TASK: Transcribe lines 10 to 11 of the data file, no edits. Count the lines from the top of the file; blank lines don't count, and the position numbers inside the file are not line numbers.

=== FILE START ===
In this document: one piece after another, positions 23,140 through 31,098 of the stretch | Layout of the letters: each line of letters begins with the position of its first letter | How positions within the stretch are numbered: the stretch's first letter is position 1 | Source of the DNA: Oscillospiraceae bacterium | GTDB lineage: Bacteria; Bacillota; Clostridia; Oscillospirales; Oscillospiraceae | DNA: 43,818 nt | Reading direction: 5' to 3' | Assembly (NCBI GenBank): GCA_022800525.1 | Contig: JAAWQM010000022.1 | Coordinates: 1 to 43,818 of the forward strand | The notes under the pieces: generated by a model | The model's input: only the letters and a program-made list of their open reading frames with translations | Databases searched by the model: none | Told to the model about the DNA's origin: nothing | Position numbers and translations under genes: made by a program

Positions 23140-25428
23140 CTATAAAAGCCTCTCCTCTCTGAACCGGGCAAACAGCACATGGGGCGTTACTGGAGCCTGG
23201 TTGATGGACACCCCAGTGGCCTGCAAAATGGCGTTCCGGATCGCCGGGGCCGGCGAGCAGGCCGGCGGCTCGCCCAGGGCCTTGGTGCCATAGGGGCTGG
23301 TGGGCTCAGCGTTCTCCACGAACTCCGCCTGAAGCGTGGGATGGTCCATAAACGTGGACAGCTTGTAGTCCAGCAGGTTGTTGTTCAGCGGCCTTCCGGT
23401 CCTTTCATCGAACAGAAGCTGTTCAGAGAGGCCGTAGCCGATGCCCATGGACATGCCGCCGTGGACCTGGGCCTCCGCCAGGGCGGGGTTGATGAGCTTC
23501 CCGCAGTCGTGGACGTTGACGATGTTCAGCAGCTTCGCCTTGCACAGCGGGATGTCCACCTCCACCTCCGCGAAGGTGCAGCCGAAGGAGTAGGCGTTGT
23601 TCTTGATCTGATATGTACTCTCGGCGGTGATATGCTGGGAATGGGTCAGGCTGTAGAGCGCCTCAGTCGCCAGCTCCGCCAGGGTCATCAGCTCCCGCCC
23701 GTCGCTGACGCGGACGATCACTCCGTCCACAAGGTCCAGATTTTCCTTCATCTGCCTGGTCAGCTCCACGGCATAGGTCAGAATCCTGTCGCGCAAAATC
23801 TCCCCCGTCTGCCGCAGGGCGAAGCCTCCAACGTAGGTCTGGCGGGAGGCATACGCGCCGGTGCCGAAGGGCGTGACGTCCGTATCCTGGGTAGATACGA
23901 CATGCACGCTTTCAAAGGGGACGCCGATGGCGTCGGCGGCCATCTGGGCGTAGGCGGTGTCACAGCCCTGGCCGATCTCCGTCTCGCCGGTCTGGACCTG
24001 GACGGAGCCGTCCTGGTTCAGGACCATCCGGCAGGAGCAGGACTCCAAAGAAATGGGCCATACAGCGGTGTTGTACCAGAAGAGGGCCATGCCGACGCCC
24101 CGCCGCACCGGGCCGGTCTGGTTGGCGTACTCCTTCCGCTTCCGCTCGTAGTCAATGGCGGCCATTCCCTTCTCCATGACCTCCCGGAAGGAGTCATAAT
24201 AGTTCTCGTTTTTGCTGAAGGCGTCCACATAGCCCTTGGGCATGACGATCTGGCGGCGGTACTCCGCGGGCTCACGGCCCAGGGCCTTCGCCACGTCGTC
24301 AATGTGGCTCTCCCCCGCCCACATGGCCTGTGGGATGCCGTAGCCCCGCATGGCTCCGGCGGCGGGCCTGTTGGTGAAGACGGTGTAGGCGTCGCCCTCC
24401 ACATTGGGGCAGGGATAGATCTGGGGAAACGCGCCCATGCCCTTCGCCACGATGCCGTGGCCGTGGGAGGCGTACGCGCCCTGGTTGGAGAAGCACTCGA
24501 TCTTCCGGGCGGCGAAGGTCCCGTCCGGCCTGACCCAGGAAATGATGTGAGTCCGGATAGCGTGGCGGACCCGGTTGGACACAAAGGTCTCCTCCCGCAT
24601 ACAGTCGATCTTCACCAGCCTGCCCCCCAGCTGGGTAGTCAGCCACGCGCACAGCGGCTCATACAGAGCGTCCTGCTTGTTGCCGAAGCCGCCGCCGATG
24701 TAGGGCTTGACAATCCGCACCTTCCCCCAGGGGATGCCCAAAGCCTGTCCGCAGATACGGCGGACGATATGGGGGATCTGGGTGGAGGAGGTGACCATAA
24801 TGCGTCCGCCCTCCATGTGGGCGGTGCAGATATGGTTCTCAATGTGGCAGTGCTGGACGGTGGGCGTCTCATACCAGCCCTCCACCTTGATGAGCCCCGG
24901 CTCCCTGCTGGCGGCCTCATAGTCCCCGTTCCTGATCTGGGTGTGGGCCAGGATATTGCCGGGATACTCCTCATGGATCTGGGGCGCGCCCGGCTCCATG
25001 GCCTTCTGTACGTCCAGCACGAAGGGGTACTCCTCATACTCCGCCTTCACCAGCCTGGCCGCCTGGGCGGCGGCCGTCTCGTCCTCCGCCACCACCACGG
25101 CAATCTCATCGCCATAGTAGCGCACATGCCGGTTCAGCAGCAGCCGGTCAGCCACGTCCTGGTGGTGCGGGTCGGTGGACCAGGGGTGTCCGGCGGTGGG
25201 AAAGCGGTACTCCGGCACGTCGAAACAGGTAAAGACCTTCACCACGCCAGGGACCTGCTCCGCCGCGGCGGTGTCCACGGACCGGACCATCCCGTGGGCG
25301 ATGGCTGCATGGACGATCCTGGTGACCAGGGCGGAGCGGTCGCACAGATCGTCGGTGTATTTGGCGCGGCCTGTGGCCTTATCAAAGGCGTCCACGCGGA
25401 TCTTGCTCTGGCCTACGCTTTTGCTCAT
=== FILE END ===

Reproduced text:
23801 TCCCCCGTCTGCCGCAGGGCGAAGCCTCCAACGTAGGTCTGGCGGGAGGCATACGCGCCGGTGCCGAAGGGCGTGACGTCCGTATCCTGGGTAGATACGA
23901 CATGCACGCTTTCAAAGGGGACGCCGATGGCGTCGGCGGCCATCTGGGCGTAGGCGGTGTCACAGCCCTGGCCGATCTCCGTCTCGCCGGTCTGGACCTG